Weekly Market Digest: What You Need to Know About the SECURE Act | Personal Capital
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Weekly Market Digest: What You Need to Know About the SECURE Act

US Markets pushed towards a strong finish to 2019 this week, with only 2 more business days left in the year. Gold had a good week as well, while bond yields fell.

On Friday December 20th, the SECURE Act was signed into law, marking the second major tax legislation to be released in the past several years. We detail some of the highlights to investors below.
We wish all our readers a Happy and Healthy New Year!

Weekly Returns

S&P 500: 3240 (0.6%)
FTSE All-World ex-US(VEU): (-0.2%)
US 10 Year Treasury Yield: 1.88% (-2.19%)
Gold: $1,511.1 (2.2%)
EUR/USD: 1.1180 (0.9%)

Major Events:

  • Monday – Boeing CEO Dennis Muilenburg stepped down with a $39 million severance package as Boeing’s board decided to separate from the CEO who oversaw the company through the Boeing 737 Max crisis.
  • Tuesday – Tesla stock closed above $425 a share.
  • Wednesday – The Markets were closed for the Christmas Holiday.
  • Thursday – Amazon announced record holiday sales in their typical, day after Christmas press release, despite other recent reports questioning the safety & quality of some products sold on the company’s website.
  • Friday –Spotify announced that it too will soon cease sales of political advertising on its platform, becoming the most recent tech giant to either outright avoid, or significantly limit political advertising dollars.

Our Take: The SECURE Act

Last week the ‘Setting Every Community Up for Retirement Enhancement’ (SECURE) Act was passed as part of H.R. 1865, with the law largely going into effect in the new year. There are some nice provisions in the act, which are likely overshadowed by dramatic changes to Inherited IRAs, and a heavily lobbied provision allowing greater access to annuities within 401k plans. Here’s what we think you should know:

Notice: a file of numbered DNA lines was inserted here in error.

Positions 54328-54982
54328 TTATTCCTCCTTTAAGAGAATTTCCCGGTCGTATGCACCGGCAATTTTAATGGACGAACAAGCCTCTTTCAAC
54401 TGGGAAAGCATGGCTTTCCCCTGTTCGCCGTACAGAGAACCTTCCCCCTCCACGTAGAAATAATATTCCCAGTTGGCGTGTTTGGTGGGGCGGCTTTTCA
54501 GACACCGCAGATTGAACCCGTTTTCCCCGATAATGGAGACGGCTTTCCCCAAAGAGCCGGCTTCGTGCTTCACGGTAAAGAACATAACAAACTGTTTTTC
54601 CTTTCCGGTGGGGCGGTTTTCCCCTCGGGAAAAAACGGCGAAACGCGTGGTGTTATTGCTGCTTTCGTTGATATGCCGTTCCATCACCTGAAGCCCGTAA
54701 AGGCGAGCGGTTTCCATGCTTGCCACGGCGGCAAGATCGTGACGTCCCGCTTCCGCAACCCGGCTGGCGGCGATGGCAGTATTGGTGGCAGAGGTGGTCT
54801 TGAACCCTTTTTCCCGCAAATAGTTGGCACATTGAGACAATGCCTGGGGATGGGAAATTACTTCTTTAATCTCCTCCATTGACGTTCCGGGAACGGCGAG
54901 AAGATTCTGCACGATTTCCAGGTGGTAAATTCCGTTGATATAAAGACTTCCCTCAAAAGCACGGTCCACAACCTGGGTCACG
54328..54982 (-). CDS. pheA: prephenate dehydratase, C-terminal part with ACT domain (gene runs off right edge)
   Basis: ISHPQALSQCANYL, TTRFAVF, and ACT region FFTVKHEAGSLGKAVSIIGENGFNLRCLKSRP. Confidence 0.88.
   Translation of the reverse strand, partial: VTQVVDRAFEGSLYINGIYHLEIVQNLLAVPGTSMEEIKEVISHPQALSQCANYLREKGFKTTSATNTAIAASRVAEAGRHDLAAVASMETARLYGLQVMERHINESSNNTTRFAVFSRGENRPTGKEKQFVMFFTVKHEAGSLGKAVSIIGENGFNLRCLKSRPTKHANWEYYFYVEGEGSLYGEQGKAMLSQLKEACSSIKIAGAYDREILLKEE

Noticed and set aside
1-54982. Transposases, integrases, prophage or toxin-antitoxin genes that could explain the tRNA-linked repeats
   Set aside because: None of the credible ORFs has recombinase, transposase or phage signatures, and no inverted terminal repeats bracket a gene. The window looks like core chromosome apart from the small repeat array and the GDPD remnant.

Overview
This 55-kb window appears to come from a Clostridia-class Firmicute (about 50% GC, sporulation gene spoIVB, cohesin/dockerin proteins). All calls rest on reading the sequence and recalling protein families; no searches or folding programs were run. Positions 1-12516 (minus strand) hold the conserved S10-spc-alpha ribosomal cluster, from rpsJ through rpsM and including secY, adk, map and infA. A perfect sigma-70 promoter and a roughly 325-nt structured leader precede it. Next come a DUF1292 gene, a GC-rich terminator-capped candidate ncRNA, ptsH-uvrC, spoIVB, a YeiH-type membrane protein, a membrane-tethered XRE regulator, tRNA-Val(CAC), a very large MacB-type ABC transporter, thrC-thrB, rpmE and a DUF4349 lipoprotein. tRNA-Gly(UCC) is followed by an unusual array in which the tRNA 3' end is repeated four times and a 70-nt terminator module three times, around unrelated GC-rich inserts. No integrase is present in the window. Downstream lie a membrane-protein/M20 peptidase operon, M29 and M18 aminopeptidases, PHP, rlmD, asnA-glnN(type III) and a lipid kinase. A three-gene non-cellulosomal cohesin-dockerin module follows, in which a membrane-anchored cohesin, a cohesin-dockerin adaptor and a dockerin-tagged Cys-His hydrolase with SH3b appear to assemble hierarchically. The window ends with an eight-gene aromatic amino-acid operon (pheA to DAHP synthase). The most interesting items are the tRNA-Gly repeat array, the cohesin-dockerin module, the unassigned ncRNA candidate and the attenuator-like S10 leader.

Contributions to IRAs

As long as you have earned income (from work) you will be able to contribute to your IRA, regardless of age. Previously, you were prevented from doing this once attaining the age of 70.5. Additionally, the law expands the definition of earned income to include some wages paid to graduate students that were not previously considered eligible.
IRA Distributions:

Required Minimum Distributions

The RMD age is being moved from 70.5 to 72, but only for individuals who will reach age 70.5 in 2020. Those already taking their RMDs will need to continue to do so.

Inherited IRAs

Owners who inherited IRAs prior to January 1st 2020, will not be impacted. For those who inherited IRAs after this date, non-spouses will have the ability to ‘stretch’ the tax deferred or tax-free nature of the account (by slowly distributing the minimum required each year) significantly limited relative to the old rules. Specifically, most beneficiaries will generally have to completely deplete the inherited IRA within 10 years. Previously beneficiaries could typically expect to take distributions according to their own life expectancy, which was commonly more than a 10-year time period. There are some exceptions to this rule, including spouses, and minor/dependent children who inherit from a parent, to name a few of the existing exceptions. Particular care should be taken for any IRAs that list a Trust as a beneficiary as a result of these changes.

Adoption/Childbirth Provision